Montreal's Local Rabbits always tried as hard as they could to please themselves and others by making challenging and sophisticated music that was also entertaining. Before disbanding, they carved a die-hard cult fanbase for themselves in Canada by consistently serving up original music and touring heavily with their revered live show.
The Rabbit's first full length release on Murederecords/Universal - You Can't Touch This (1996) was a decidedly rough and ready rock and roll album recorded almost entirely off-the-floor with the help of Sloan's Jay Ferguson. The tours following (with Superfriendz, Inbreds, Thrush Hermit, Kelly Deal 6000), as well as the critical praise generated by this release put the band on the map in Canada. The band released videos for "Sally Ann's Style Denial" and "61 Days" in support of that album.
Their second Murderecords release, 1998's Basic Concept , decorated with strings, horns and piano, was a stylistic departure from their debut, and it showcased the evolved musical and lyrical ability of the group. Fans and critics adjusted nicely to the changes, and Local Rabbits had a chance to show their stuff on the western half of the 1998 Edgefest tour and on a Canadian tour with longtime fans and supporters The Rheostatics. That summer even saw them playing theToronto, Milwaukee, Minneapolis, and Denver dates of Lilith Fair, backing up Country singer Neko Case who hand picked them for the job. Basic Concept, like their previous release, charted high on the college radio charts, and is (or has been) strongly supported by shows such as Nightlines, Brave New Waves, and Radio Sonic on the CBC. The Rabbits, in fact, have performed many recording sessions for the station over the years. They, and their video for "Something So Big" has appeared on Much Music, Musique Plus , YTV, Mike Bullard, and the Tom Green Show.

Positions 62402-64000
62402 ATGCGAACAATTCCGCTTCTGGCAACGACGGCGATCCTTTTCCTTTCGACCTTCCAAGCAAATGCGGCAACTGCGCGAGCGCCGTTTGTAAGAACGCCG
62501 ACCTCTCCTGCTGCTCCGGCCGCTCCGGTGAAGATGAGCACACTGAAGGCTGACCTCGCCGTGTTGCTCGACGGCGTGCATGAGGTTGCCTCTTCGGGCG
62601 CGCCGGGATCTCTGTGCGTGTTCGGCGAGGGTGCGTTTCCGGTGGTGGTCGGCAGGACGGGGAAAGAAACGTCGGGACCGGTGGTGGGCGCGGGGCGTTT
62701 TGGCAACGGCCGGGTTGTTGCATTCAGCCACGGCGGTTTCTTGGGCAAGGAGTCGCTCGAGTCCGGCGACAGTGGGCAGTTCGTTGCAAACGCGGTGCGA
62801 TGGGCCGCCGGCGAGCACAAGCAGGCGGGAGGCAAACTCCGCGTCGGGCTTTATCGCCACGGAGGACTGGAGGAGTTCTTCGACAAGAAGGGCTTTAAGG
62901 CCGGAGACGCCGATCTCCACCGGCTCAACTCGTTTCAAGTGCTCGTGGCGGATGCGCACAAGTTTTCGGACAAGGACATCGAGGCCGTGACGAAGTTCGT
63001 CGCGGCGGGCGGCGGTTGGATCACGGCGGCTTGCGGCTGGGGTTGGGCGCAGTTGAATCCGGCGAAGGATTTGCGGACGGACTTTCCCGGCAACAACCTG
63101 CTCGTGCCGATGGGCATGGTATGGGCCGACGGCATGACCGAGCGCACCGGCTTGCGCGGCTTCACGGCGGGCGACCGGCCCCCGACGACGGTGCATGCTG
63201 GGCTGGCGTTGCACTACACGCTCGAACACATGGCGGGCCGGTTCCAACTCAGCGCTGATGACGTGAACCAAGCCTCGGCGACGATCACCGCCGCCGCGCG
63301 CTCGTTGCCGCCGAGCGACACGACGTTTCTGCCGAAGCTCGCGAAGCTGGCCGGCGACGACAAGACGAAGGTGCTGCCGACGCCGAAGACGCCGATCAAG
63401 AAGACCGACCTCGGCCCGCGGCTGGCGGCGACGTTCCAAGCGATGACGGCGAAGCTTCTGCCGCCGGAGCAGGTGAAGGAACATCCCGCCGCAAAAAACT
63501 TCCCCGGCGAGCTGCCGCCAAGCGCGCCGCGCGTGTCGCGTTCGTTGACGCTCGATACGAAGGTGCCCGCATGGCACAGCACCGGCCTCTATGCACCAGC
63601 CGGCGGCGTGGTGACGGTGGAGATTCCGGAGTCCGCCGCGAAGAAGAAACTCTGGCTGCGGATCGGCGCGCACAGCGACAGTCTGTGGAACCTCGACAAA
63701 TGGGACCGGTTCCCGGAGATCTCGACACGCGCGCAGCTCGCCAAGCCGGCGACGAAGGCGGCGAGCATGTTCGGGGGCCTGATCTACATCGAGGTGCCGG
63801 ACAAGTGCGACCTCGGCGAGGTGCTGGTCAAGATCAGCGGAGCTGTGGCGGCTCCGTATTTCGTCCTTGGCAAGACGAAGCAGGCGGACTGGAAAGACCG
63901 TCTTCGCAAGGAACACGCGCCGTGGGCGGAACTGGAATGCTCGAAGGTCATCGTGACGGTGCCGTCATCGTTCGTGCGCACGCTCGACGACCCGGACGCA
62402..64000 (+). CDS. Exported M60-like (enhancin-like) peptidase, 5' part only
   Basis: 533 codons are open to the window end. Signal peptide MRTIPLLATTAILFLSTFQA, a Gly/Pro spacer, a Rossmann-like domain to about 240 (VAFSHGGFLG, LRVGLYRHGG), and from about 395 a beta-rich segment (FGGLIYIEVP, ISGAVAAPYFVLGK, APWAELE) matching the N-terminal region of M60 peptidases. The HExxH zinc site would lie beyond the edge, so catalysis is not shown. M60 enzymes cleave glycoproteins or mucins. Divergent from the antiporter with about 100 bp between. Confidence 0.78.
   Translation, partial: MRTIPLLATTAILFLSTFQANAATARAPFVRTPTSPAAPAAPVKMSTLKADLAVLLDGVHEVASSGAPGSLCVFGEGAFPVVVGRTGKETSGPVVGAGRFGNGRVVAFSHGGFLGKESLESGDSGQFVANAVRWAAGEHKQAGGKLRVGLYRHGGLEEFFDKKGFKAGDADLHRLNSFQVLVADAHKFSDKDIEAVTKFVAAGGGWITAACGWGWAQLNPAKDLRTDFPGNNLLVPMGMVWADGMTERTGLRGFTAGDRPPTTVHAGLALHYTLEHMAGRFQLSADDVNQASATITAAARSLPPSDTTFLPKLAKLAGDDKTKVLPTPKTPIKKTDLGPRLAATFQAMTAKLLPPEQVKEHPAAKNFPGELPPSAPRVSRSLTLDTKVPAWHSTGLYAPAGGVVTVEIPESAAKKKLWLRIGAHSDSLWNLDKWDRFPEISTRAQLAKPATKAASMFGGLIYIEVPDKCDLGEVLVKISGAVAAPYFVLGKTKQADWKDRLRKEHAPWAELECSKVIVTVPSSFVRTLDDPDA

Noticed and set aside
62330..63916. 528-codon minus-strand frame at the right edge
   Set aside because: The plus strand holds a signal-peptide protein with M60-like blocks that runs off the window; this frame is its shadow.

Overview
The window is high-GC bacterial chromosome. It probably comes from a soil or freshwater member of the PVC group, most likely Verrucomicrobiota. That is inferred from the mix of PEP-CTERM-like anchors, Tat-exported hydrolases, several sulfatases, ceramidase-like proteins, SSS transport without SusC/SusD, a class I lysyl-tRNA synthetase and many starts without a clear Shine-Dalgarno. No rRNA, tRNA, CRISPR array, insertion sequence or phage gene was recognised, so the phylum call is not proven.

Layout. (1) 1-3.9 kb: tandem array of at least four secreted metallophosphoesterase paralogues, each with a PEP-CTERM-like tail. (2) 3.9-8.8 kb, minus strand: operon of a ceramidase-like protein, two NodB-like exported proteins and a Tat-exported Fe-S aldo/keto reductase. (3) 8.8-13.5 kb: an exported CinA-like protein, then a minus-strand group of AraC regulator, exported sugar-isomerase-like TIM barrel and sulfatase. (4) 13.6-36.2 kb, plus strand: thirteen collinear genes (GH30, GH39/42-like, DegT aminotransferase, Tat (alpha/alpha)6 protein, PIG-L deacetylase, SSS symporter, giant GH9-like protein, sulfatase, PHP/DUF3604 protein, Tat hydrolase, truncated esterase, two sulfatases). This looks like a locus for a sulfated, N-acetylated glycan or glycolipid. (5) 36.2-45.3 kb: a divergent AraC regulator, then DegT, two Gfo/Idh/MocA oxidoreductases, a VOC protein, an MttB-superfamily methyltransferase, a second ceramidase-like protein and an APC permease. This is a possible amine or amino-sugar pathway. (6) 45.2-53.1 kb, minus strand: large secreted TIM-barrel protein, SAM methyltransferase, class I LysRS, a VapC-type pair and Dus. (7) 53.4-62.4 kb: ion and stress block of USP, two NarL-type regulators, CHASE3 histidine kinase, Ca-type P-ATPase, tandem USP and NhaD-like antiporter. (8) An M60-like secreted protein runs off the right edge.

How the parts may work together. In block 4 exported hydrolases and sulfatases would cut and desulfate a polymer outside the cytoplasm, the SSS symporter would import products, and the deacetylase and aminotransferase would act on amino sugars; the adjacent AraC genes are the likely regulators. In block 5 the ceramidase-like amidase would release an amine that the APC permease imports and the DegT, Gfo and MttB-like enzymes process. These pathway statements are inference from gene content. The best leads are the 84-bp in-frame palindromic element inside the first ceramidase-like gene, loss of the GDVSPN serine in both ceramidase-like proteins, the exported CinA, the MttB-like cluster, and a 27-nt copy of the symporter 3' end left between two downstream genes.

After that , Local Rabbits toured across Canada twice, once on the "Frontman War" tour with The Flashing Lights. They also supported Sloan on a tour of the American Northeast, participated in Austin's SXSE 2000, and supported and backed up rapper Maestro at a Canadian Heritage gig for International Music Day in Toronto. Local Rabbits released their final album entitled This Is It Here We Go: the most consistent batch of songs that the group has put forth to date. It combines both the raw energy of You Can't Touch This and the ambition of Basic Concept while boasting a new solidity that was absent from earlier recordings. Local Rabbits have coated their adventurous lyrical and musical approach with a tighter, more contemporary and rhythm-heavy production style courtesy of Don Kerr (Ron Sexsmith, Rheostatics). Both modern and classic elements of Rock and R&B are brought together here in an album that can only have been made by people who love music as much as Local Rabbits. It is available at www.zunior.com.